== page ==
“In 1842, when [Franz] Liszt took over the post of Kapellmeister in Weimar, he astonished the orchestra by saying, ‘Oh please, gentleman, a little bluer, if you please! This tone type requires it!’ Or, ‘That is a deep violet, please, depend on it. Not so rose!’ The orchestra eventually got used to the maestro seeing colors where they only saw notes.” -Wednesday Is Indigo Blue by Richard E. Cytowic and David M. Eagleman
Synesymph is a sound visualizing application I created for my senior thesis degree project. It uses Augumented Reality to simulate Synesthesia, a neurological condition in which one sense (in this case, hearing) involuntarily evokes another sense (in this case, sight). This is called Chromesthesia and is sometimes referred to as “colored hearing.”
Using 2D image targets, I took static visuals and brought them to life, syncing movement and color with audio. This was accomplished by working with the gaming software, Unity3D in tandem with the software development kit, Vuforia.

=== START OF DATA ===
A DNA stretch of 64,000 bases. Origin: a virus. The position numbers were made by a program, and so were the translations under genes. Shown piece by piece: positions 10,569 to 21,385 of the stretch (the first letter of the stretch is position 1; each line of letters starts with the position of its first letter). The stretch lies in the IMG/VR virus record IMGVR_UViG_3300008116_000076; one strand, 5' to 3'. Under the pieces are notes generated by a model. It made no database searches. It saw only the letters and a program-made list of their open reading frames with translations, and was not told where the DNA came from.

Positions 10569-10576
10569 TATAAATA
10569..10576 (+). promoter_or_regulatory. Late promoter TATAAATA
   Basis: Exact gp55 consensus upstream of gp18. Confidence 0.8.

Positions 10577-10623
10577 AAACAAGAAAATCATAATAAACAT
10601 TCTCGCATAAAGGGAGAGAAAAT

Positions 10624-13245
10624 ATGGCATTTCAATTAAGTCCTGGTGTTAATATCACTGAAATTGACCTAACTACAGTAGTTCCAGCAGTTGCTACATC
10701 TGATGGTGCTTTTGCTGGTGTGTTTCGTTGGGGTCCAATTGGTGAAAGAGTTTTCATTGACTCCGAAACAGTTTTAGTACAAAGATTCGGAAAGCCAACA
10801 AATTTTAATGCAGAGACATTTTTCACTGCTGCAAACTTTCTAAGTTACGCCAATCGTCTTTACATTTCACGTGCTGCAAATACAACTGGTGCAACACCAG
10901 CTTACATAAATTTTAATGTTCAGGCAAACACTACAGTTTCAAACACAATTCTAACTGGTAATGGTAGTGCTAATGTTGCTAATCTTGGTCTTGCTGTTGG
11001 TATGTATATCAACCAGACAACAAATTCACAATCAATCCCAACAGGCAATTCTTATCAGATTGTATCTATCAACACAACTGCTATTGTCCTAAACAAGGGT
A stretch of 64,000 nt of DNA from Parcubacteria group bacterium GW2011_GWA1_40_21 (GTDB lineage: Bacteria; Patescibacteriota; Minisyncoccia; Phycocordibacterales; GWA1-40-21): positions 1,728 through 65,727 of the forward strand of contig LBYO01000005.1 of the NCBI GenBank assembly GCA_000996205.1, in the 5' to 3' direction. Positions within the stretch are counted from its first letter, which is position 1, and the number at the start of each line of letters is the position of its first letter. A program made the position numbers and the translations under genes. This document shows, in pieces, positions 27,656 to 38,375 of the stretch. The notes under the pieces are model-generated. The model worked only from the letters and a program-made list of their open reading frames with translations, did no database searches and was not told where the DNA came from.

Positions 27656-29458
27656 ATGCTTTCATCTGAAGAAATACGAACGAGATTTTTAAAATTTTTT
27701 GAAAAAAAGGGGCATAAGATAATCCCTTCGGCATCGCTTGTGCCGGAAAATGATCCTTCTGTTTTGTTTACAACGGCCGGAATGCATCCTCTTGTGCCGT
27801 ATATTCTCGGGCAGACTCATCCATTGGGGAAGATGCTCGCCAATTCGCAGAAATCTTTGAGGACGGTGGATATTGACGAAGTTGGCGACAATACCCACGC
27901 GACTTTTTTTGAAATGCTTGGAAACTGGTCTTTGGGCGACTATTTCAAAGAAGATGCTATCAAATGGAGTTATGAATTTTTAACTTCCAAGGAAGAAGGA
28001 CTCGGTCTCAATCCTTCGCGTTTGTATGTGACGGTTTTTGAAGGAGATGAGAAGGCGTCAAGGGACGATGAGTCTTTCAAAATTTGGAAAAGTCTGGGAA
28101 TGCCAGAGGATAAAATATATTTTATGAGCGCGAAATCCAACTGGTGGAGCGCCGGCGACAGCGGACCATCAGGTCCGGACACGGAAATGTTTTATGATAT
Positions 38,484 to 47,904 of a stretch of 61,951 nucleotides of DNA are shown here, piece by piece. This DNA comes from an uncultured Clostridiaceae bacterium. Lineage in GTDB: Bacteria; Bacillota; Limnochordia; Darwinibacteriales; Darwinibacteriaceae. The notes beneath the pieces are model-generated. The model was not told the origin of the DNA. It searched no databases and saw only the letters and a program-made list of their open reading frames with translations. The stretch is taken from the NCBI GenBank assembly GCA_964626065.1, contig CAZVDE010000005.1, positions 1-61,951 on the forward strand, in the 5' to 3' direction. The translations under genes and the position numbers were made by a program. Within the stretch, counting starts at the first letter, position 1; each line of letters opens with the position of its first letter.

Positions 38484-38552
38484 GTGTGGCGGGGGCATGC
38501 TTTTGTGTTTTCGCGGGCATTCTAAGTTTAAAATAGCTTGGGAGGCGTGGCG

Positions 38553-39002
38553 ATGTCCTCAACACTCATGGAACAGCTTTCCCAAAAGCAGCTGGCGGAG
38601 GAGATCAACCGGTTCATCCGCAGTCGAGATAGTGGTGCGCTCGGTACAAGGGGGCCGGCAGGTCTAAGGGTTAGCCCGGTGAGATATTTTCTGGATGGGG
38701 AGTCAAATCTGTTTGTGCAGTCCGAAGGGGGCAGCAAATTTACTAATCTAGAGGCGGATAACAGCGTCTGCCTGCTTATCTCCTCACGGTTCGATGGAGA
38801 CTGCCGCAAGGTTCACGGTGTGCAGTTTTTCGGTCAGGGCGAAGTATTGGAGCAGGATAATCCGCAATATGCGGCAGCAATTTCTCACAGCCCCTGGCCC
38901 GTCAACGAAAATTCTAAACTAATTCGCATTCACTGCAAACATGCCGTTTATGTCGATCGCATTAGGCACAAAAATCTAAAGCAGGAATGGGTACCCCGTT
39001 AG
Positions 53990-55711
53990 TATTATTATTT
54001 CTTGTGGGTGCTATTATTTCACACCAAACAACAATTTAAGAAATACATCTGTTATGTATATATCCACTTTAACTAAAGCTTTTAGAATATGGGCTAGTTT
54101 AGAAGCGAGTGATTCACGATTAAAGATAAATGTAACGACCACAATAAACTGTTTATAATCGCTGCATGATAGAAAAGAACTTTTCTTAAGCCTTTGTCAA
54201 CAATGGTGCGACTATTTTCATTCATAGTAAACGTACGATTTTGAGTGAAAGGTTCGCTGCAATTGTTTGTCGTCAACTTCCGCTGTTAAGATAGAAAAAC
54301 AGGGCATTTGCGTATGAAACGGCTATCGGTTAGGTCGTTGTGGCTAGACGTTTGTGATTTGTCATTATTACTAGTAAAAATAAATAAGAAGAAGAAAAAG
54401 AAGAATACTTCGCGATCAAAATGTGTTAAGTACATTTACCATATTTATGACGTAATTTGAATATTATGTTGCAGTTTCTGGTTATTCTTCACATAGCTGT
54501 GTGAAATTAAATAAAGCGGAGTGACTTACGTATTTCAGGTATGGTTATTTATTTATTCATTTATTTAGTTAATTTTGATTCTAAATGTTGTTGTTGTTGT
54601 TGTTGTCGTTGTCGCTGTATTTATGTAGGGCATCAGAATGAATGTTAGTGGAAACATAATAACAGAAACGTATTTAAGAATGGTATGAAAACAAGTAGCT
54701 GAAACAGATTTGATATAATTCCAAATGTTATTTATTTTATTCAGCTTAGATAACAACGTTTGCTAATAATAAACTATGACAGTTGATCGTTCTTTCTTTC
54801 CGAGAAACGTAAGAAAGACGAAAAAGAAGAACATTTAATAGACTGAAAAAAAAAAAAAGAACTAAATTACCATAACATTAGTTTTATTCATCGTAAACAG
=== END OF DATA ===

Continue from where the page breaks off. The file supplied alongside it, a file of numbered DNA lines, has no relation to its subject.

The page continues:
Synesymph has proven to be an effective interactive piece. Below are a few reactions from the app's test run in the Polykhroma Gallery Series with Tufts University students.
I created Gmail and Instagram campaigns to generate interest and increase attendance at Synesymph’s launch during my Thesis Symposium.
I presented my research, explaining what I learned about how pitch controls color while timbre controls movement and scintillation. To hear more about the science behind synesthesia as well as my design process, watch one of my talks below!
Still curious? Take a look through the process book "Synesymph, Bring Sound to Sight".